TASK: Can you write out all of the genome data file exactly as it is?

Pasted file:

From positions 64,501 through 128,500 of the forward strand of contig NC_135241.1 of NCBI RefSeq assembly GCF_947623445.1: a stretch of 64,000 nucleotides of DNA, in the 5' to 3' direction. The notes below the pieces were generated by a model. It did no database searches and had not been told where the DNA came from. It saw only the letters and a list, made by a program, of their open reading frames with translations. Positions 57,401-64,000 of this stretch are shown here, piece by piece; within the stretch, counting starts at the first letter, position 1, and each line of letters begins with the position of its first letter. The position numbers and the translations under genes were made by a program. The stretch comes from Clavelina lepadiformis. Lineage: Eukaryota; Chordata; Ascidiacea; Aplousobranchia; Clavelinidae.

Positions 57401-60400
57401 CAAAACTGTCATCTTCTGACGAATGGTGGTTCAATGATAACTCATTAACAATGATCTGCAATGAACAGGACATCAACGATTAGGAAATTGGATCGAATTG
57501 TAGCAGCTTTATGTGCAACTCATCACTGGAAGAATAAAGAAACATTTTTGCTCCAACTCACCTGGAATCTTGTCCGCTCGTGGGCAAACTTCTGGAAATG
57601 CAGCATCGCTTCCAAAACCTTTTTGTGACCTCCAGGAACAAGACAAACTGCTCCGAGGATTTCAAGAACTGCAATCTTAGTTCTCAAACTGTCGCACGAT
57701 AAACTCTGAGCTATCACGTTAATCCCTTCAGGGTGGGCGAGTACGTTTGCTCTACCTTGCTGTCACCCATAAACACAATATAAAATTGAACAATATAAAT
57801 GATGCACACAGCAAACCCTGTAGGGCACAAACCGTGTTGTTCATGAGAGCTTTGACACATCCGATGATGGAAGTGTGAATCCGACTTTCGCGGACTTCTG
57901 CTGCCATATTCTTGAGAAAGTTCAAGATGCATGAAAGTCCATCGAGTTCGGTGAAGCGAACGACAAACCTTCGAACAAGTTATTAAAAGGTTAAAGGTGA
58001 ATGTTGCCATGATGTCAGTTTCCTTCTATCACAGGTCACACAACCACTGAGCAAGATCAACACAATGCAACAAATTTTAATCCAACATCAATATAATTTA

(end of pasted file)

From positions 64,501 through 128,500 of the forward strand of contig NC_135241.1 of NCBI RefSeq assembly GCF_947623445.1: a stretch of 64,000 nucleotides of DNA, in the 5' to 3' direction. The notes below the pieces were generated by a model. It did no database searches and had not been told where the DNA came from. It saw only the letters and a list, made by a program, of their open reading frames with translations. Positions 57,401-64,000 of this stretch are shown here, piece by piece; within the stretch, counting starts at the first letter, position 1, and each line of letters begins with the position of its first letter. The position numbers and the translations under genes were made by a program. The stretch comes from Clavelina lepadiformis. Lineage: Eukaryota; Chordata; Ascidiacea; Aplousobranchia; Clavelinidae.

Positions 57401-60400
57401 CAAAACTGTCATCTTCTGACGAATGGTGGTTCAATGATAACTCATTAACAATGATCTGCAATGAACAGGACATCAACGATTAGGAAATTGGATCGAATTG
57501 TAGCAGCTTTATGTGCAACTCATCACTGGAAGAATAAAGAAACATTTTTGCTCCAACTCACCTGGAATCTTGTCCGCTCGTGGGCAAACTTCTGGAAATG
57601 CAGCATCGCTTCCAAAACCTTTTTGTGACCTCCAGGAACAAGACAAACTGCTCCGAGGATTTCAAGAACTGCAATCTTAGTTCTCAAACTGTCGCACGAT
57701 AAACTCTGAGCTATCACGTTAATCCCTTCAGGGTGGGCGAGTACGTTTGCTCTACCTTGCTGTCACCCATAAACACAATATAAAATTGAACAATATAAAT
57801 GATGCACACAGCAAACCCTGTAGGGCACAAACCGTGTTGTTCATGAGAGCTTTGACACATCCGATGATGGAAGTGTGAATCCGACTTTCGCGGACTTCTG
57901 CTGCCATATTCTTGAGAAAGTTCAAGATGCATGAAAGTCCATCGAGTTCGGTGAAGCGAACGACAAACCTTCGAACAAGTTATTAAAAGGTTAAAGGTGA
58001 ATGTTGCCATGATGTCAGTTTCCTTCTATCACAGGTCACACAACCACTGAGCAAGATCAACACAATGCAACAAATTTTAATCCAACATCAATATAATTTA